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How To Fix A Lock That Is Now Stuck?

When a lock gets stuck (regardless of how good your doors are) you’re locked outside. So it goes without saying that a door is only as good as the lock on it. If your lock is giving you trouble your home becomes an invitation to burglars and vandals. That said there are times when even the most well designed and expensive locks become stuck. There are various mechanical reasons for this which includes a stuck pin, worn out tumbler etc. There is also a chance that someone tried to tamper with your lock and instead of opening it got stuck. Below we discuss the most common reasons for a stuck lock and how it can be fixed.

The striker plates

These are the main culprit in 90% of the cases. When these break or get stuck a lock does not open. There are a number of reasons for this which include bad installation, wear & tear as well as weather conditions. Finding out the cause of this is very simple. Just close your door making sure that your lock is engaged. Then stand outside your home and look in, see if the blot is set in with your striker plate. There is a chance that it is out by 1/8” which causes the lock to rub. You can easily use a screwdriver to adjust the plate slightly up or down whichever is the case until it fits properly. If this does not work you can always call in your local 24 hour locksmith.

Lock expert’s tip: When you are replacing the striker plate which has been used a number of times it is important that you use a new wooden grip to fill in the wallowed out holes resulting from the old screws. Just slice off some wood and push it in the hole and break off the pieces that stick out and put the screws back in through the striker plate.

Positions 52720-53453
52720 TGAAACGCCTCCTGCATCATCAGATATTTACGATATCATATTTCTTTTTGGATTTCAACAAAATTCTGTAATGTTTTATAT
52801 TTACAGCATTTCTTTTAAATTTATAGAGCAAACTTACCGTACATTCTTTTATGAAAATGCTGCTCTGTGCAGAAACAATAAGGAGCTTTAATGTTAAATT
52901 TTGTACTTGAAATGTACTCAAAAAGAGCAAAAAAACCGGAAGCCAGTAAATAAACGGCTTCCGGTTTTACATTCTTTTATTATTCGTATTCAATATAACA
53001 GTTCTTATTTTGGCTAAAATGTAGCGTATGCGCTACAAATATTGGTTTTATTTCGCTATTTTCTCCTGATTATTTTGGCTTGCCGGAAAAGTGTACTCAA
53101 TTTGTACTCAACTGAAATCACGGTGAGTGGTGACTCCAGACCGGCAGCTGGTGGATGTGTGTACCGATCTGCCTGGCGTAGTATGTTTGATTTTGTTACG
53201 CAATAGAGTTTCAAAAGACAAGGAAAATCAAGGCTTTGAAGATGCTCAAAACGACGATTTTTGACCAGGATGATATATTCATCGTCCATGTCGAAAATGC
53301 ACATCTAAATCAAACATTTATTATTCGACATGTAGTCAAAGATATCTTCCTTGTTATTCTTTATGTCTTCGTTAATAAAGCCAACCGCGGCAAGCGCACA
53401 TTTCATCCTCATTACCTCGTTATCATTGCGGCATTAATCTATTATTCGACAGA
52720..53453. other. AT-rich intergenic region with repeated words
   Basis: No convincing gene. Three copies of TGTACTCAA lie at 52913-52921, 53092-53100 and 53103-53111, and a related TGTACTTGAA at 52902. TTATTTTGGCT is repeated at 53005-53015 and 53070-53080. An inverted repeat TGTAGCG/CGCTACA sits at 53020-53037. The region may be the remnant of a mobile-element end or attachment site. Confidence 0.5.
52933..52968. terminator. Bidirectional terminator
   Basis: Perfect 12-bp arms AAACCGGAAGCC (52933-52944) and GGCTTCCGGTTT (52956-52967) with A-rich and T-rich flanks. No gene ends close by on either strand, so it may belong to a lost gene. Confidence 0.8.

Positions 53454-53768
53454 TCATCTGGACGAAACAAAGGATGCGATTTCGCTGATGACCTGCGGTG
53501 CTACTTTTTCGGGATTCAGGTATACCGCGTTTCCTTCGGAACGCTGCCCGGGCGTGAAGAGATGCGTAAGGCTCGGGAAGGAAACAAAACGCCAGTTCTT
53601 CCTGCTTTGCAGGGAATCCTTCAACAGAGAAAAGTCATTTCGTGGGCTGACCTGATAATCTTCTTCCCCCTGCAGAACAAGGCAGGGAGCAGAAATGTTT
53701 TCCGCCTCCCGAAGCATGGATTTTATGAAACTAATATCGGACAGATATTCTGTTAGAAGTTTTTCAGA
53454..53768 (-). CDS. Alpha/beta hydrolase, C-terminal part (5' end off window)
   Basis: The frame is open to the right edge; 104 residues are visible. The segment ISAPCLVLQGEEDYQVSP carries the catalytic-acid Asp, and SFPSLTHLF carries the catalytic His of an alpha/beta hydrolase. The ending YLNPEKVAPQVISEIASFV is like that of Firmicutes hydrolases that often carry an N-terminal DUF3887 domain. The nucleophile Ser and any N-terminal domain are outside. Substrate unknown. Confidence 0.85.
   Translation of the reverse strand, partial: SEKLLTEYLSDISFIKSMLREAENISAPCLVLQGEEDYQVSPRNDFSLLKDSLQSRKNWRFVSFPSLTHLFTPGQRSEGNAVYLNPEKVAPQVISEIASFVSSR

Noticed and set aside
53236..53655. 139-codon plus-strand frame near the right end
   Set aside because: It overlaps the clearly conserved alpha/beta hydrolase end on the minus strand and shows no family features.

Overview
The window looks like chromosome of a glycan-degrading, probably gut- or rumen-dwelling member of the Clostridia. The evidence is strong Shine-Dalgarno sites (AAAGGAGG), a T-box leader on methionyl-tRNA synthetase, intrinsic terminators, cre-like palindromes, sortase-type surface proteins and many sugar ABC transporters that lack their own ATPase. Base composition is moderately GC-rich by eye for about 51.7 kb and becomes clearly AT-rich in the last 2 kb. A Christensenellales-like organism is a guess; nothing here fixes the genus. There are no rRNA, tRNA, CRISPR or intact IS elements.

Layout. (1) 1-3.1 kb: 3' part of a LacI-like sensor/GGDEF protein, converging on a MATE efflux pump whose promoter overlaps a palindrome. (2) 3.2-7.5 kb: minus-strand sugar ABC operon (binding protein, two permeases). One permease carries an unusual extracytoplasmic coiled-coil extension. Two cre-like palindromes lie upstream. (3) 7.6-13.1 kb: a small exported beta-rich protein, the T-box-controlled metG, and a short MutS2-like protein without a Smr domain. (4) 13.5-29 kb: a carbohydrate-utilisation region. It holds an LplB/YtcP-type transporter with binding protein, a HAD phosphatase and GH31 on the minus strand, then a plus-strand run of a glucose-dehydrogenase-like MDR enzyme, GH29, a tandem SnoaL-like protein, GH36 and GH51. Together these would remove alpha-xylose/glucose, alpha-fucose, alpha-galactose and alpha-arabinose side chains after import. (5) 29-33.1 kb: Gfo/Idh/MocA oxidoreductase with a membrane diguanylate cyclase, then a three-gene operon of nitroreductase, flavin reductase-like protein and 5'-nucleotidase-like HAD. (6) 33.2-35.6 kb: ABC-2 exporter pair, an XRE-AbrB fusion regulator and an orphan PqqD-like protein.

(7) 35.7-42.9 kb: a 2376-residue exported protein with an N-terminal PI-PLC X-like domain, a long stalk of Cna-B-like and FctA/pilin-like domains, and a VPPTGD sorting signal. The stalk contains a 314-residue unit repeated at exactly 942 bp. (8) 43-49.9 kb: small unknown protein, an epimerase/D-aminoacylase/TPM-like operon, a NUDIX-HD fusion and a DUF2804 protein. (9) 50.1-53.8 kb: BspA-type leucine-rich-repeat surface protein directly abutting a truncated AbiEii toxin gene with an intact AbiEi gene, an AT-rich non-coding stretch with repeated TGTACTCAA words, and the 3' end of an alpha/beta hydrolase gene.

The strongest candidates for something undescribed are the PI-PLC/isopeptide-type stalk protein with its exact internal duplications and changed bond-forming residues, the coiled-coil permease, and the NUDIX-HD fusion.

Now there is a chance that if you fit the striker plate back in and make sure it is properly aligned the lock may still not close. In this case you will need to take out the striker plate and then drill a rather large hole behind your striker plate. Weather is known to cause the wood to swell a bit and will bind up a smooth opening.

Fixing broken locks

 

At times fixing a broken lock can be easy. You start by removing the lock by simply unscrewing the two screws that hold it together. These screws are usually located on the inside. Look at the lock and make sure that the shaft is aligned properly. A shaft in most locks connects both halves of your handle and deadbolt mechanism. If these do not fit properly together it is what is causing your lock to stick or appear broken. Simply align the shaft and reassemble everything again. Now check the lock.

Lock expert’s tip: When you are fixing a stuck interior lock like the one in your bathroom you should check and see if the cotter pin or a spring hinge on the lock’s handle is disengaged. In most cases this is very simple to fix and will do away with the issues you’re facing. This often occurs when a person tries to force the door by turning a handle more than it is intended to be turned against a lock.

Fixing tight locks

If your lock feels tight this can easily be remedied with some pneumatic oil on the sides of the key. Just insert back the key and remove it a few times until the lock does not stick. One it is clear add one more drop to the key and open and close your door multiple times until your lock feels free.